M: I had no idea that PKD affects as many people as it does. You were recently interviewed by the PKD foundation. How did you decide to write about PKD?

J: I worked backwards from my story premise and accidentally discovered PKD. Given its prevalence (more common than muscular dystrophy, cystic fibrosis, Down syndrome, and sickle cell anemia COMBINED), I was shocked that I hadn’t heard of it. Ultimately, I picked it both because it was a good fit for the character’s situation, and I wanted to put it on the map for others like me who hadn’t heard of it. Since then, I’ve discovered that it touches the lives of people important to me in myriad ways.

M: Did your editors ever balk at the 'eating a pube' content? That part had me giggling out loud.

J: Not at all! In fact, my editor was writing little “Ha ha!” notes in the margins near some of those incidents. Such as the infamous hot wings-fueled romantic interlude. Which really happened to one of my friends, by the way.

M: Oh, wow. You have some wacky friends. Mine are all boring. (just kidding!!)

Tell me about Denise. Her story was a little mini-mystery throughout the book, and I like the conclusions that were drawn with her. Do you think Denise got what she was looking for out of the road trip? Did you have an inspiration for Denise? A somewhat annoying little sister, cousin, or neighbor kid, maybe?

J: People have told me that Denise is their favorite character in the book. She’s not really based on anyone I know, actually—not even a composite of several people. But she’s someone I’d LOVE to meet: a larger-than-life person with those proverbial brass balls and a sense of adventure rivaled by none. If Larry served as the catalyst to help Leigh start her journey, Denise was the fuel that helped Leigh shed the many inhibitions and fears holding her back from living the kind of life she’d always wanted. Together, they are one wacky pair of ruby slippers.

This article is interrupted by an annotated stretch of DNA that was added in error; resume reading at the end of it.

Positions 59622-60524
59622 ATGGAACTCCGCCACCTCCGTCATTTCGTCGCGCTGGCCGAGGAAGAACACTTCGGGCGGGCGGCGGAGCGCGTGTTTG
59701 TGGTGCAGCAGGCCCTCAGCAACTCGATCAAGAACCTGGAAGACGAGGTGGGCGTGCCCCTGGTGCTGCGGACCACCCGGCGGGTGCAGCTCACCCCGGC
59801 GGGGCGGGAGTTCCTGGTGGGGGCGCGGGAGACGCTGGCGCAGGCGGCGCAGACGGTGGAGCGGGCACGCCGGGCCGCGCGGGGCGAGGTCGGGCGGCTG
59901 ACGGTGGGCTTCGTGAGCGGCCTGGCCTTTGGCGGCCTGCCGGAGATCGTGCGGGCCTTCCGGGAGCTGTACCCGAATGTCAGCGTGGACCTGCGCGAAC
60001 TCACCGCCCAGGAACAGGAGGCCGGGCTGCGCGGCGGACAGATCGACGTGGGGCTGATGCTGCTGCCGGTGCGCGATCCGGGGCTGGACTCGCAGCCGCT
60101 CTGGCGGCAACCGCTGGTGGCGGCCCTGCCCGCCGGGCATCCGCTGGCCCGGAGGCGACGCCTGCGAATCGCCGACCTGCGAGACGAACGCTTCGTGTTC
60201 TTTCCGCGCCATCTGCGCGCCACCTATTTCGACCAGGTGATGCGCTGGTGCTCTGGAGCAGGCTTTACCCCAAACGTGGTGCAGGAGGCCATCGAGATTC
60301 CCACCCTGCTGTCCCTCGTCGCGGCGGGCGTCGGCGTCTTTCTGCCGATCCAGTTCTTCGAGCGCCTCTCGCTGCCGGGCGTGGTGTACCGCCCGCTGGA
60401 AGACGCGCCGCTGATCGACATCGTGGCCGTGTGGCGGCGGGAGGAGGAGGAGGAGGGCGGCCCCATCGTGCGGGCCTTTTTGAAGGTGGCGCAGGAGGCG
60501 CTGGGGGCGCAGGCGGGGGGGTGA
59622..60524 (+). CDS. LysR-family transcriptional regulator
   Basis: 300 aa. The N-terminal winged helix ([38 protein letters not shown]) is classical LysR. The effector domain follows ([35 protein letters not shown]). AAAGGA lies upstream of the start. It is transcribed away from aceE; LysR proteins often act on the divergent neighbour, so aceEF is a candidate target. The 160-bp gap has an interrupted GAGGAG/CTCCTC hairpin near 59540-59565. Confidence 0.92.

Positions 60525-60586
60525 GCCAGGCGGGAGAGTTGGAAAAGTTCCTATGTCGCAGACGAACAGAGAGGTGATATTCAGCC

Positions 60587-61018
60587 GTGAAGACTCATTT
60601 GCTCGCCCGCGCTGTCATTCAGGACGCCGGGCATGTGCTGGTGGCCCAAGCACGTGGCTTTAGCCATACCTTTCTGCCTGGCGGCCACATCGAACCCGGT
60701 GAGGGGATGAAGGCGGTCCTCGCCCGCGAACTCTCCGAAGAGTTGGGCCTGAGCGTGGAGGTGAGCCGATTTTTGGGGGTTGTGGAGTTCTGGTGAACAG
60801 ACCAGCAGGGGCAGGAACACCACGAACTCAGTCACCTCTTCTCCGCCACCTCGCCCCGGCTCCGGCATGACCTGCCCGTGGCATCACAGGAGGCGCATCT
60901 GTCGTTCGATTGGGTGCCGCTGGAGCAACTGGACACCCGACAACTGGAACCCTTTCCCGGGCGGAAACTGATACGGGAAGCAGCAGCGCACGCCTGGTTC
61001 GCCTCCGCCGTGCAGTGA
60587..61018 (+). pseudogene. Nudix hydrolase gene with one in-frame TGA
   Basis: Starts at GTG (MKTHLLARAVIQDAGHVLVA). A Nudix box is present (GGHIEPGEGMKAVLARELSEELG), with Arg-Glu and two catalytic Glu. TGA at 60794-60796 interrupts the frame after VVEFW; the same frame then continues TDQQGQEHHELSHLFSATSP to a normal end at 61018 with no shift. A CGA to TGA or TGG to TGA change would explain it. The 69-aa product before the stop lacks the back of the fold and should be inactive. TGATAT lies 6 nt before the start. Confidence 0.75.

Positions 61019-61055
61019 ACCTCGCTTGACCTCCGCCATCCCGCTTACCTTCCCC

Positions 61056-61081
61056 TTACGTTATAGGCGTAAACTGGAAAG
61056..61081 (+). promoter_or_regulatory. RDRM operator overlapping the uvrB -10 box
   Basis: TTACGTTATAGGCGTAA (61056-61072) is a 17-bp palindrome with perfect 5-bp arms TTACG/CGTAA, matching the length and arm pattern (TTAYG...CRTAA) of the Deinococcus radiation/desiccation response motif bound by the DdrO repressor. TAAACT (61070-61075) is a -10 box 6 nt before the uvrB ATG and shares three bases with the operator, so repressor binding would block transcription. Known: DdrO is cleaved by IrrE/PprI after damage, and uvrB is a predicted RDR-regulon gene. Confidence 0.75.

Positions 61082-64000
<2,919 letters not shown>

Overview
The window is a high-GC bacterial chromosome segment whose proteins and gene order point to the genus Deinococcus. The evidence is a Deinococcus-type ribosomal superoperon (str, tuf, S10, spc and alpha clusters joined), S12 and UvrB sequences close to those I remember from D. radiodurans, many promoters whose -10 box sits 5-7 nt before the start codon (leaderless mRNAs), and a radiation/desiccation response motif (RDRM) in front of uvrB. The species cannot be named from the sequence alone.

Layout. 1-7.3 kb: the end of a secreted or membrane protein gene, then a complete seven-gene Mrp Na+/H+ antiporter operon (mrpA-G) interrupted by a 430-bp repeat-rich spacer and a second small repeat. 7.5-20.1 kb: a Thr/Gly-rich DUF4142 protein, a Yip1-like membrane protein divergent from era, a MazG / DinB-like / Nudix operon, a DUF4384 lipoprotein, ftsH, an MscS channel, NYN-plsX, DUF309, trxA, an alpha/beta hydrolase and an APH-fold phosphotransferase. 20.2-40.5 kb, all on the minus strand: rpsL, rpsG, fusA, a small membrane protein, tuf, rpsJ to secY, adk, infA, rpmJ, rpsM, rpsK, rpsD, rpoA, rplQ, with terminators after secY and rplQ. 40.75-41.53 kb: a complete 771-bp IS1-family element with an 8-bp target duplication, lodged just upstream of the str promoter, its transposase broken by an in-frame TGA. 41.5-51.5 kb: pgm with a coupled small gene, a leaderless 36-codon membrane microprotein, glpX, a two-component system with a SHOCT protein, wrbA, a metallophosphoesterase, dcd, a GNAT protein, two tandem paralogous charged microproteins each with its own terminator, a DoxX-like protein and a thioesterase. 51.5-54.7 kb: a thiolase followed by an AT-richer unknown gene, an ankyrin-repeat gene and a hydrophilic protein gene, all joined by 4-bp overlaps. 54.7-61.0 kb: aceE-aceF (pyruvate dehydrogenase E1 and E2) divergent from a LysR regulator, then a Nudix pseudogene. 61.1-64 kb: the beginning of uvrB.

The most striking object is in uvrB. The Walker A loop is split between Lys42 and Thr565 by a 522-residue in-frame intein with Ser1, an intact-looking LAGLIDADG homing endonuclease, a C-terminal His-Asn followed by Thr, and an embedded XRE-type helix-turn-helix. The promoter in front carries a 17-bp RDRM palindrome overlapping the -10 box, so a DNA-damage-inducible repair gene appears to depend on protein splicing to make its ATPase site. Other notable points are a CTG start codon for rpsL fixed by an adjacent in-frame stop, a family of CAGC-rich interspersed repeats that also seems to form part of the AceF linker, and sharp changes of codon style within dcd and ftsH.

M: Yes, they sure are... Ok, last question for you: I'm letting my 14 year old daughter read the book. Does that make me a bad mom?

J: Ha! I don’t think so. There are no actual sex scenes—just lots of jokey innuendo. Nothing much worse than things I’ve seen on Family Guy. Fourteen is eighth grade, right? Hmmm…by that age, I’d already read all of Stephen King’s novels. But what do I know—I’m a childless dolt—I have no idea what’s age-appropriate for kids. (When my friends had babies, I actually bought them SAVINGS BONDS. WTF?)

M: Hey - savings bonds are cool. They're the gift that grows in value!

J: Fun story: My coworker’s nine year-old daughter read the first page (in which I reference an orgasm—better let people know what they’re in for right away) and said to her mother, “Hey mom! I know what an organism is! We just learned about them in science class!”

Ha! That was fun! Thanks, Jess, for the interview!


WebGal said...

Now I'm even more excited to read the book! (I'm starting it this weekend!)

Monnik said...

you won't be disappointed!

Barrie said...

Great interview! I'll be at B&N later today and must look for this book.

WebGal said...

Well, I just finished it (couldn't put it down)!! Wonderful book!

Swishy said...

Jess is wonderful and her book is wonderful, too! I loved it!